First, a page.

A recent email asked: “What percentage of a non profit’s budget should come from fundraising events?”
I have a problem with the word, “should.” That implies that all nonprofits should be raising money through events. That is so wrong!!
That is a question that is (so) often posed by people new to the nonprofit world, people who can’t see very far into the future of their organizations.
To ensure ongoing/continual levels of income, an organization MUST create/cultivate a constituency that will support it over the long term. And, a nonprofit MUST have a long term fundraising/development plan that sees those constituents as donors, not purchasers of candy or tickets to events, but people who will GIVE to the organization because they want to – because they believe in its mission and they get satisfaction from GIVING.
That’s what the nonprofit community is all about. Have we forgotten the word “charity”? Have we forgotten that people give because they want to help?
So, what percentage….: 100%, 0%, or somewhere in between??
First, to differentiate between “Fundraising Events” and “Special Events.”
“Special Events” are special !! Whether a Dinner, a Reception, working with the people who are served by an organization (such as the service line at a soup kitchen), or other activity that has an expense line item in the organization’s budget.
What makes an event special is a combination of three things:
1. The desire on the part of the (potential) attendees to be there, because
it is a prestigious event to attend and because being there satisfies one-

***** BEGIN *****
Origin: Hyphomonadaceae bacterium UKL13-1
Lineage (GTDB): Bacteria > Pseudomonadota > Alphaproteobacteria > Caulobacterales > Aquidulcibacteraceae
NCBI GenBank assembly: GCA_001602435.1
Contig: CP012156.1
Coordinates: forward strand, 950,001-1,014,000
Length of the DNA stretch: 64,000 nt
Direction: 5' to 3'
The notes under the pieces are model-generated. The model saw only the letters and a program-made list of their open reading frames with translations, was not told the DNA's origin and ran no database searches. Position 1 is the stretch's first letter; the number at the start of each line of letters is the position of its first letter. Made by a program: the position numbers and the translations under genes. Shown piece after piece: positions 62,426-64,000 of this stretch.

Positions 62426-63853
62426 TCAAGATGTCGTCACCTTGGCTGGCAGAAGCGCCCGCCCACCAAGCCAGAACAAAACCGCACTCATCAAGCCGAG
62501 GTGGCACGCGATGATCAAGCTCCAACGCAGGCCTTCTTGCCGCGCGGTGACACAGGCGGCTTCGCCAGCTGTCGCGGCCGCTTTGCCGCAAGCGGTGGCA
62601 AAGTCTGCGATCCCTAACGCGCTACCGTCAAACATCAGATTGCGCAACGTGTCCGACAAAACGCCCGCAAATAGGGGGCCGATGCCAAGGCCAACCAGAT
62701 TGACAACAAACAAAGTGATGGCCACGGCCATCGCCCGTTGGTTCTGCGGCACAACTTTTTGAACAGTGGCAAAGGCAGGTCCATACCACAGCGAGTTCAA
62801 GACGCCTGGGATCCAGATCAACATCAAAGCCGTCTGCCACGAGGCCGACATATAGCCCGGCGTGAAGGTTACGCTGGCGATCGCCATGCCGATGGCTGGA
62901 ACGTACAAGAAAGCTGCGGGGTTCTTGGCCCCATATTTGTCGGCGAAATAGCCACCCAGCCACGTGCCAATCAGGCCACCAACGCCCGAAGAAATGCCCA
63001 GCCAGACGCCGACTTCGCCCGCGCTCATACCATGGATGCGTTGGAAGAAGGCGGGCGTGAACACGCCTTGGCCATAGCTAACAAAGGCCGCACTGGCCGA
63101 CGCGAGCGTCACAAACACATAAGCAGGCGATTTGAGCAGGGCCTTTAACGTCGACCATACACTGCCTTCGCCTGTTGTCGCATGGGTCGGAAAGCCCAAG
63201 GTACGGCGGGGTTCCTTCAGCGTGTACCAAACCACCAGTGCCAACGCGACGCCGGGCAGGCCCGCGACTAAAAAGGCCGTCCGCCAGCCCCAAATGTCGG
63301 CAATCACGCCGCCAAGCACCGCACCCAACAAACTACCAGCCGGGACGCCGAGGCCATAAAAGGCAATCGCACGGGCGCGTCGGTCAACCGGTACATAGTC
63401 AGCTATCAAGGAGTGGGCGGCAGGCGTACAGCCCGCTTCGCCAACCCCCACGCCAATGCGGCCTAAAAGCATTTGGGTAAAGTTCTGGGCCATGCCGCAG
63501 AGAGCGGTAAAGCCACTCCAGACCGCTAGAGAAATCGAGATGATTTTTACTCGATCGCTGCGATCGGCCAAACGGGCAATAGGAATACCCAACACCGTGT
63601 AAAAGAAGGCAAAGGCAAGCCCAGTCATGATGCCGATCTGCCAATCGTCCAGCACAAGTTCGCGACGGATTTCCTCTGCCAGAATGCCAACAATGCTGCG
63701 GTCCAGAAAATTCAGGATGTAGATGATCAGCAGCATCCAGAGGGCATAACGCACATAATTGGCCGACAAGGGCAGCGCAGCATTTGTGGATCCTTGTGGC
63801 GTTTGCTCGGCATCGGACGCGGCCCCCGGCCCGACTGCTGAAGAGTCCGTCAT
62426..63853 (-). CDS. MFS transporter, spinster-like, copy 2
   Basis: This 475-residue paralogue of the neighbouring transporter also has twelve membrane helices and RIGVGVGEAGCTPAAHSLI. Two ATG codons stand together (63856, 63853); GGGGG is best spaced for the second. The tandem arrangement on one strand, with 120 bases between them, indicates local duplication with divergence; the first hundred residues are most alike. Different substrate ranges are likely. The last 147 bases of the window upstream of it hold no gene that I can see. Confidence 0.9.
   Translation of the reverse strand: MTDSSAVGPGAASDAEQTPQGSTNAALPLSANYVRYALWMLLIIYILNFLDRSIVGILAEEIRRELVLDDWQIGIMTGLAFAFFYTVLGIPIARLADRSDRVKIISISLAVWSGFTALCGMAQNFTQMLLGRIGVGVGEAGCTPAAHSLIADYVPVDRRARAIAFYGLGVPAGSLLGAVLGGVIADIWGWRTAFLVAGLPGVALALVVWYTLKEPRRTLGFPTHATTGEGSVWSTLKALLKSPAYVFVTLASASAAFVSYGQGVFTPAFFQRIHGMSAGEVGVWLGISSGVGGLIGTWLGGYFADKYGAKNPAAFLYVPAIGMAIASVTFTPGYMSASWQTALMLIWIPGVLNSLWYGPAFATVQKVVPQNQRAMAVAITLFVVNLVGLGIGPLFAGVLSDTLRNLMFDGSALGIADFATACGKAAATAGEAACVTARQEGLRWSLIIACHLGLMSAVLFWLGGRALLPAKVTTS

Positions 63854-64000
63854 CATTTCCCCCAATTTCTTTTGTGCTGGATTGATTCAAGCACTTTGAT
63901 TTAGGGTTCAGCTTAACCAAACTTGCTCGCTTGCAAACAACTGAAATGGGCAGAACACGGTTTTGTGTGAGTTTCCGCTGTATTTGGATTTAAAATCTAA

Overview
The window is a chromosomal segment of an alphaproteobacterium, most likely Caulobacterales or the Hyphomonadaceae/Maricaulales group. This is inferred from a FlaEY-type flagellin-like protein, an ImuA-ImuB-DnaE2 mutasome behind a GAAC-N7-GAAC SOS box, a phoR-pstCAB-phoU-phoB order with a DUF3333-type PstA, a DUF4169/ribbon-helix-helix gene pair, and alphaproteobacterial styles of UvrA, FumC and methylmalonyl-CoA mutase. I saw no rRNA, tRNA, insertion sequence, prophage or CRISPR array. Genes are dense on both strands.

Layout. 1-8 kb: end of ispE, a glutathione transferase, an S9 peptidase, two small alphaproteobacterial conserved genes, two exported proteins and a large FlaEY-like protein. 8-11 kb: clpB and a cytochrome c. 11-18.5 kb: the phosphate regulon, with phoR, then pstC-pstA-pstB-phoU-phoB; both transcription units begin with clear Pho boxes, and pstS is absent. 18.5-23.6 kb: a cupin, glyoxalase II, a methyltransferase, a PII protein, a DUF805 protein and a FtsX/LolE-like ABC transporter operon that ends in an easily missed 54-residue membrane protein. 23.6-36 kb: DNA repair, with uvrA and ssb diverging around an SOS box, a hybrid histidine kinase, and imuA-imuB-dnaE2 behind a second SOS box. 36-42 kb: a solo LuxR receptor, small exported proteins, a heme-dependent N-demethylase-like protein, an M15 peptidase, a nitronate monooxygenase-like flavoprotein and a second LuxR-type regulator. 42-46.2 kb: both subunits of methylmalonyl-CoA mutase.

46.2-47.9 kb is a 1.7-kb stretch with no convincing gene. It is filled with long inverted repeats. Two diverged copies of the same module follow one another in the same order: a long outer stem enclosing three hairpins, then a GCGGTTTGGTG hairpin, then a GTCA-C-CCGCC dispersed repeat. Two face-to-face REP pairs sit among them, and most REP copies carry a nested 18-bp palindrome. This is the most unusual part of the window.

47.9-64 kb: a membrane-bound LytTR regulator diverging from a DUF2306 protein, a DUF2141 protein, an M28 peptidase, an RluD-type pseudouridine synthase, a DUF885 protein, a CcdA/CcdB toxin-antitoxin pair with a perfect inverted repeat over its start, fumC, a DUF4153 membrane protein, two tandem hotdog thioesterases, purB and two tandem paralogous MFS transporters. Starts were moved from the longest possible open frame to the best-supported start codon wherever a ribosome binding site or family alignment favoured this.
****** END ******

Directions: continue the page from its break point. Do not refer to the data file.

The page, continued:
or-more of their needs;
2. The extent to which event activities support the mission of the nonprofit
… other than by raising dollars; and,
3. The extent to which the event is planned and implemented by people
connected to and who care about the organization. [That does not, btw,
preclude the use of outsiders to help with the planning and logistics.]
A well planned/organized/executed Special Event should take in more than the event costs, and many nonprofits have events that are special and raise big bucks; but, a fundraising event is designed with only that goal … with little that happens at the event that relates to the organization’s mission.
There are, of course, organizations that have perfected the Special Event. I can think of one that raises over seven figures with their Annual Dinner … but their event started small and grew carefully over twenty years.
A (relatively) new organization that looks to run fundraising events (or fundraisers) to support their activities and the services they provide, will probably not survive too many years. Not that there aren’t some new/small organizations that manage to live on income from fundraising events, but reliance on fundraisers limits their growth and the services they provides to their community.
So, again the question: What percentage of a non profit’s budget should come from fundraising events? What do you think ??
Have a comment or a question about starting, evaluating or expanding your fundraising program? AskHank
Want to learn more about the basics of Special Events?
Take a look at the ebook, Special Events
Looking for some fundraising Guidance for the New Nonprofit ,
take a look at that ebook.
In fact, you should take a look at
The Fundraising Series of ebooks.
They’re easy to read, to the point, and inexpensive ($1.99 – $4.99)
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